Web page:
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(as) strong as an ox
Possessing great physical strength. (Oxen were traditionally used as work animals.) You should get Bert to help you move all this furniture—he's strong as an ox. If you go to the gym every day, you too will be as strong as an ox.
Adam's off ox
Someone or something that one does not know or cannot readily identify. The phrase is used in an extension of the expression "not know (someone) from Adam" (the Biblical figure), meaning to not know them at all. In a team of oxen, the "off ox" is the one on the "off" side of the driver (i.e. the one positioned the farthest away). Who's that guy? I wouldn't know him from Adam's off ox.
be (as) strong as an ox
To have great physical strength. (Oxen were traditionally used as work animals.) You should get Bert to help you move all this furniture—he's as strong as an ox. If you go to the gym every day, you too will be strong as an ox.
Someone who is large in size and is apt to behave stupidly. Usually used of a man. Can you believe that dumb ox is still pushing the door marked "pull"? Yeah, he's a linebacker for the football team, but he's no dumb ox—he's at the top of his class academically.
have an ox on the tongue
To be unable to talk, often because one has been bribed into silence. Don't worry about Joey, he won't say a peep—I slipped him a little money to assure that he has an ox on the tongue in this meeting.
have the constitution of an ox
To possess an unusually robust amount of strength, determination, and stamina, so as to be able to work extremely hard and/or overcome hardships or limiting factors (e.g., sickness, fatigue, alcohol, drugs, etc.). John works his farm single-handedly every day, from sunup to sundown; he must have the constitution of an ox! Mary has the constitution of an ox—she's had more drinks than any of us, and she still seems completely sober. Janice was bedridden with the flu over the weekend, but she must have the constitution of an ox because she was right back in the office first thing Monday morning.
Of or relating to a situation that is dire and requires urgent and undivided attention to resolve it. Taken from the Bible (Luke 14), in which Jesus demonstrates to the Pharisees that some emergencies must be dealt with immediately, even if it means breaking the Sabbath to do so. I was going to miss the biggest meeting of the year, but my daughter's sickness was an ox-in-the-ditch situation.
the black ox has trod upon (one's) foot
proverb obsolete One has been beset upon by trouble or misfortune. "Black ox" here refers to Satan. I am in low spirits, for the black ox has trod upon my foot since last we met.
the black ox has trod upon (one's) toe
proverb obsolete One has been beset upon by trouble or misfortune. "Black ox" here refers to Satan. I am in low spirits, for the black ox has trod upon my toe since last we met.
the ox is in the ditch
The situation is dire and requires urgent and undivided attention to resolve it. Taken from the Bible (Luke 14), in which Jesus demonstrates to the Pharisees that some emergencies must be dealt with immediately, even if it means breaking the sabbath to do so. I was always taught to keep Sunday as a holy day, but you know as well as I do that if the ox is in the ditch, then you need to do what you can to make things right, no matter what day of the week it is! With our engine shot, stranded out on this desert highway, it seemed pretty clear to me that the ox was in the ditch.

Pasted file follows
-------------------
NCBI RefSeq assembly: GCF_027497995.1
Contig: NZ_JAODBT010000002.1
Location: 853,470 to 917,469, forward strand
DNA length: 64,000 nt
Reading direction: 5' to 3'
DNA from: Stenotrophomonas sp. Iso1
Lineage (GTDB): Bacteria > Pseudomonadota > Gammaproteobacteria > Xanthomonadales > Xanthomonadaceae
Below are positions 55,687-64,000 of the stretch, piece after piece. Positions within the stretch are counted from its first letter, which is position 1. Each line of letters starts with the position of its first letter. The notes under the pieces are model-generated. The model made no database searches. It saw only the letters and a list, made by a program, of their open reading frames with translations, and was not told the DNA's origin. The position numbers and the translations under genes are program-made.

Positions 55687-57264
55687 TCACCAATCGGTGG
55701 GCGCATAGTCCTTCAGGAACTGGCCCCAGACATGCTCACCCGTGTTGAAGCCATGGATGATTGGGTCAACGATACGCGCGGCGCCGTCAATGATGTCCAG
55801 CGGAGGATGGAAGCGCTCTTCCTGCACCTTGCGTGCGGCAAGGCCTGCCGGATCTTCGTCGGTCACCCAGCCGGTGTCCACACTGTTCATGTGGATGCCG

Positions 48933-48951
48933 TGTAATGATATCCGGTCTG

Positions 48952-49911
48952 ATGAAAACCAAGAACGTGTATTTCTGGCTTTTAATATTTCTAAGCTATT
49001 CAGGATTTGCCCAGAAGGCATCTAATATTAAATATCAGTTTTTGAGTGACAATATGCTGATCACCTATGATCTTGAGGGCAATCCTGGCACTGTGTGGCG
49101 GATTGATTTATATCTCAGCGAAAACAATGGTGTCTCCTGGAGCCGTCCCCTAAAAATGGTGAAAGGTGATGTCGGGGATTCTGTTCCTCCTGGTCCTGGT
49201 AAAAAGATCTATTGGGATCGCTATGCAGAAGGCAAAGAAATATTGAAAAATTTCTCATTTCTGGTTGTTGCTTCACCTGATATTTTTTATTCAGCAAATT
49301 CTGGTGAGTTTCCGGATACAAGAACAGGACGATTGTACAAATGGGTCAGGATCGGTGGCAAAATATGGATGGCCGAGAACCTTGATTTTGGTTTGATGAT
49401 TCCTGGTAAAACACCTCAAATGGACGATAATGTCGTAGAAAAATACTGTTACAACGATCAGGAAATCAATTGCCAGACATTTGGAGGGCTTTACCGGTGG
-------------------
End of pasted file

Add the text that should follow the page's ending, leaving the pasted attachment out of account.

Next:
Farlex Dictionary of Idioms. © 2015 Farlex, Inc, all rights reserved.
*strong as a horseand *strong as an ox; *strong as a lion
Cliché [of a living creature] very strong. (*Also: as ~.) Jill: My car broke down; it's sitting out on the street. Jane: Get Linda to help you push it; she's as strong as a horse. The athlete was strong as an ox; he could lift his own weight with just one hand. The football player was strong as a lion.
McGraw-Hill Dictionary of American Idioms and Phrasal Verbs. © 2002 by The McGraw-Hill Companies, Inc.
strong as an ox
If someone is as strong as an ox, they are extremely strong. Big Beppe, as everybody calls him, is enormous for his age and as strong as an ox. Note: You can replace ox with the name of another large animal, for example horse or bull. Despite his age, Tom was as strong as a bull.
Collins COBUILD Idioms Dictionary, 3rd ed. © HarperCollins Publishers 2012
n. a large and stupid person, usually a man. Do you think I’m going to argue with that big dumb ox?
McGraw-Hill's Dictionary of American Slang and Colloquial Expressions Copyright © 2006 by The McGraw-Hill Companies, Inc. All rights reserved.
Adam's off ox
An unrecognizable person or thing. “I wouldn't know him from Adam's off ox” was the equivalent of the contemporary “I wouldn't know him from a hole in the ground.” Since horses and other beasts of transportation and burden are handled from the left side, the left side is referred to as their “near side” and the right side their “off ” side. Not to be able to distinguish between someone and the farther-away animal of the first man on Earth is indeed not too know very much at all about a person
Endangered Phrases by Steven D. Price Copyright © 2011 by Steven D. Price